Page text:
I would also take my elec readings on a daily basis to see how that looks.
Assuming the meter is correct there is definitively something amiss.

As much at is a possibility it may be a defective meter, I am already in enough debit with Bulb and don't want to run the risk of an extra £130 being spent to be told there is still no definitive reason for why our usage and bills are so high.
A simple "known load" test should establish whether your meter is seriously in error. Have you got, or can you borrow, a portable electric heater (oil, bar, fan etc) rated at 1, 2, or 3 kW? Turn off ALL other appliances, and check that the meter is not recording. Leave for half an hour to be sure. Note the reading, including anything after the decimal point. Then switch on the heater for an hour - with the thermostat on max if it has one. Depending on the rating of the heater, the meter should now have advanced by 1, 2, or 3 kWh. If the reading is significantly higher than expected, it would be pretty safe to have an official test.
Hi everyone

I posted back in mid February about my shock at being told how much electricity we are using and the cost of it. Over a month on and still no joy.

want to run the risk of an extra £130 being spent to be told there is still no definitive reason for why our usage and bills are so high.

Sorry for the essay; any thoughts, comments or experiences would be warmly appreciated.

Thank you

Elliot

I find it surpassing there was no follow up responses from you to your earlier posting on 19 February any reason for this this?

Two other customers posted some advice for you plus there was also a response from Bulb, I think it would have been better if you had included your latest query on the earlier thread which you started on 19 February to have given a fuller picture of your situation.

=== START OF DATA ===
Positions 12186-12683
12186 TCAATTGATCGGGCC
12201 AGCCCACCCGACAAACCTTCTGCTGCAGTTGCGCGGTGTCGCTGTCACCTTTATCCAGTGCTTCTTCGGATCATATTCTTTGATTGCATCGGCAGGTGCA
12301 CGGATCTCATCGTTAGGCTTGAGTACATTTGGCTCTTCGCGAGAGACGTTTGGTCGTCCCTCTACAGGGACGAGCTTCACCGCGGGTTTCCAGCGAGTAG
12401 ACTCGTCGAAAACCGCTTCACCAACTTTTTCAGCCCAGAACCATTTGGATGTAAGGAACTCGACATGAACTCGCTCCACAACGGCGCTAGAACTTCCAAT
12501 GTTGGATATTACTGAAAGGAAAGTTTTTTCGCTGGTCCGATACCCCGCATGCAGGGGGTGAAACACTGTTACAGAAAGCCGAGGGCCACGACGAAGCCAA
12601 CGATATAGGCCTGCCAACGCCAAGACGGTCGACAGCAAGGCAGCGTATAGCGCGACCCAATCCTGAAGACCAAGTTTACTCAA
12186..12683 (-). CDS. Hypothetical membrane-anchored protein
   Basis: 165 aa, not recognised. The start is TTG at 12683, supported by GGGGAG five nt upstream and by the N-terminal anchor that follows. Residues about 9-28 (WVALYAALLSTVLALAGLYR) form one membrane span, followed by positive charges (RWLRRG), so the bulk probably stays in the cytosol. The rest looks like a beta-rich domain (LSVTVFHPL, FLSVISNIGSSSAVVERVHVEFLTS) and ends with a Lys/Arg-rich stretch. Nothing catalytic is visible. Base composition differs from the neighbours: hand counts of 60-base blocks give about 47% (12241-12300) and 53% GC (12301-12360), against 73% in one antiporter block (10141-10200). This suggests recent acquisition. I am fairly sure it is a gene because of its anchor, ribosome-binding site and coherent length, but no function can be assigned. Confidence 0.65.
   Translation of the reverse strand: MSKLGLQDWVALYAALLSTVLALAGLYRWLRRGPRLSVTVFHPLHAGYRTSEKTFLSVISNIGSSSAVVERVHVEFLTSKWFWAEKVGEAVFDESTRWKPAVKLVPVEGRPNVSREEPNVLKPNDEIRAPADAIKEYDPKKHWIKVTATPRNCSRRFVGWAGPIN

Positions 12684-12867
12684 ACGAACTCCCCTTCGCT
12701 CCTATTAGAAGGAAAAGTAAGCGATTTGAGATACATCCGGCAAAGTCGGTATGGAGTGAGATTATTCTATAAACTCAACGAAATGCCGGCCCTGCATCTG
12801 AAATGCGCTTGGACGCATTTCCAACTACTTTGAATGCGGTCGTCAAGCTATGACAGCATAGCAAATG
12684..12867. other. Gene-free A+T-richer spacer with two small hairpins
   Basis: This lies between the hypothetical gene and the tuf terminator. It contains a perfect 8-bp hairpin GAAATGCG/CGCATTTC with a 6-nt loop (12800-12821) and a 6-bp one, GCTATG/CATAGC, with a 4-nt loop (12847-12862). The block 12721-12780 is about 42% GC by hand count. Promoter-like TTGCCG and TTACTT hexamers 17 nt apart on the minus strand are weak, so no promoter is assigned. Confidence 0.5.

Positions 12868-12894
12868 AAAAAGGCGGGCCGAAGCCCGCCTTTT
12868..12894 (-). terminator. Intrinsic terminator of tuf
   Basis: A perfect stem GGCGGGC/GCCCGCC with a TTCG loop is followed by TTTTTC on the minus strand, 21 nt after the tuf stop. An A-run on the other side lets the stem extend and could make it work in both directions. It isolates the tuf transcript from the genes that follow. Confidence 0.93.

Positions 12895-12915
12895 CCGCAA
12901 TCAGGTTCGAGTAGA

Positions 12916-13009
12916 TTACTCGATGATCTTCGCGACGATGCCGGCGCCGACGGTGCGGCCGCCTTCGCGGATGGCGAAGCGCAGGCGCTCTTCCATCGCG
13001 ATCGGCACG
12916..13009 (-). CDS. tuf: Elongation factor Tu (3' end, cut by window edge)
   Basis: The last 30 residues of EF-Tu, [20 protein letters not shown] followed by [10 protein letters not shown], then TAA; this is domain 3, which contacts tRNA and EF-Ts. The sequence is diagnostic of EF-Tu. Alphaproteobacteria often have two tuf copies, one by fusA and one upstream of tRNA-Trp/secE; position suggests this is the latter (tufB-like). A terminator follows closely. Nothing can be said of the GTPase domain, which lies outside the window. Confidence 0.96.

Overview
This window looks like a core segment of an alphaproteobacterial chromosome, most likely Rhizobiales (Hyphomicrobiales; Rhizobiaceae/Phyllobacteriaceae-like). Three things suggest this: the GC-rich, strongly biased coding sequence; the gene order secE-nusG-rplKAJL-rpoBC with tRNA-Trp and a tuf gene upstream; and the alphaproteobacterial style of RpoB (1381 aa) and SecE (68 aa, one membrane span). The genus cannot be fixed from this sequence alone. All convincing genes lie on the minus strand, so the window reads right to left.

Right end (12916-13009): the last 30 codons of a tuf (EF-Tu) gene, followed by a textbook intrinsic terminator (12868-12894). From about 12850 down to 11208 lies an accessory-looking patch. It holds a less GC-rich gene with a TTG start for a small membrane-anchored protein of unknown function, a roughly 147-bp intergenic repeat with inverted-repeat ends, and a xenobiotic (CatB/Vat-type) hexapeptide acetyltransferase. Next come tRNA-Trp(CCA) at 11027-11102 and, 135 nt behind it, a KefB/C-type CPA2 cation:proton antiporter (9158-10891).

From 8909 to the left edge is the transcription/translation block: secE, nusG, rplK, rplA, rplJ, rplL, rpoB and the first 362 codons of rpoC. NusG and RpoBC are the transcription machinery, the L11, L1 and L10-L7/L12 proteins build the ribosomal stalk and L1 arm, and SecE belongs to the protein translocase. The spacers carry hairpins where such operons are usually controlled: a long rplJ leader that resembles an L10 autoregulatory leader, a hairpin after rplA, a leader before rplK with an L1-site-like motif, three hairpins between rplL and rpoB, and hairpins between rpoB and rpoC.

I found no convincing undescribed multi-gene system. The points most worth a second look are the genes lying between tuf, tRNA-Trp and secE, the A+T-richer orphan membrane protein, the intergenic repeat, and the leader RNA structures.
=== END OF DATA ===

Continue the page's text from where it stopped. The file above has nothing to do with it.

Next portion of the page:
Hi everyone

I posted back in mid February about my shock at being told how much electricity we are using and the cost of it. Over a month on and still no joy.

want to run the risk of an extra £130 being spent to be told there is still no definitive reason for why our usage and bills are so high.

Sorry for the essay; any thoughts, comments or experiences would be warmly appreciated.

Thank you

Elliot

I find it surpassing there was no follow up responses from you to your earlier posting on 19 February any reason for this this?

Two other customers posted some advice for you plus there was also a response from Bulb, I think it would have been better if you had included your latest query on the earlier thread which you started on 19 February to have given a fuller picture of your situation.

Thank you all for the replies so far. Regarding not posting in the earlier thread, you’re right, I should have followed it up in there, I absentmindedly did not. I have, however, followed up on the advice in the aforementioned thread and have been in continuous dialogue with Bulb since, but to no avail, hence following it up by posting today.

I’d also suggest spending a day trying things:

  • Start of an hour, read your physical electricity meter and note the readings.
  • Go to your consumer unit/circuit breakers/fuse-box and turn off everything except one thing
  • Wait an hour.
  • Take a meter reading: make a note of the start/end readings and which circuit breaker was one.
  • Go the the circuit-breakers, turn everything off apart from one other thing
    Repeat until all circuit breakers have been eliminated.

The one hour break should be okay for things like freezers etc: and once you’ve got the data, you’ll have a good idea which circuit is responsible for the highest load (remember this could differ throughout the day: if you put your washing machine, tumble dryer, dish washer and electric heaters all on at night - then this will won’t show up on the above tests) and be a good start at elimination.

You could also try turning off all circuit breakers and waiting an hour - it should therefore be impossible for the house to be using any electricity at all, so if the meter does move, then you’ve got either a faulty meter, a faulty consumer unit (fuse box) or faulty wiring between them.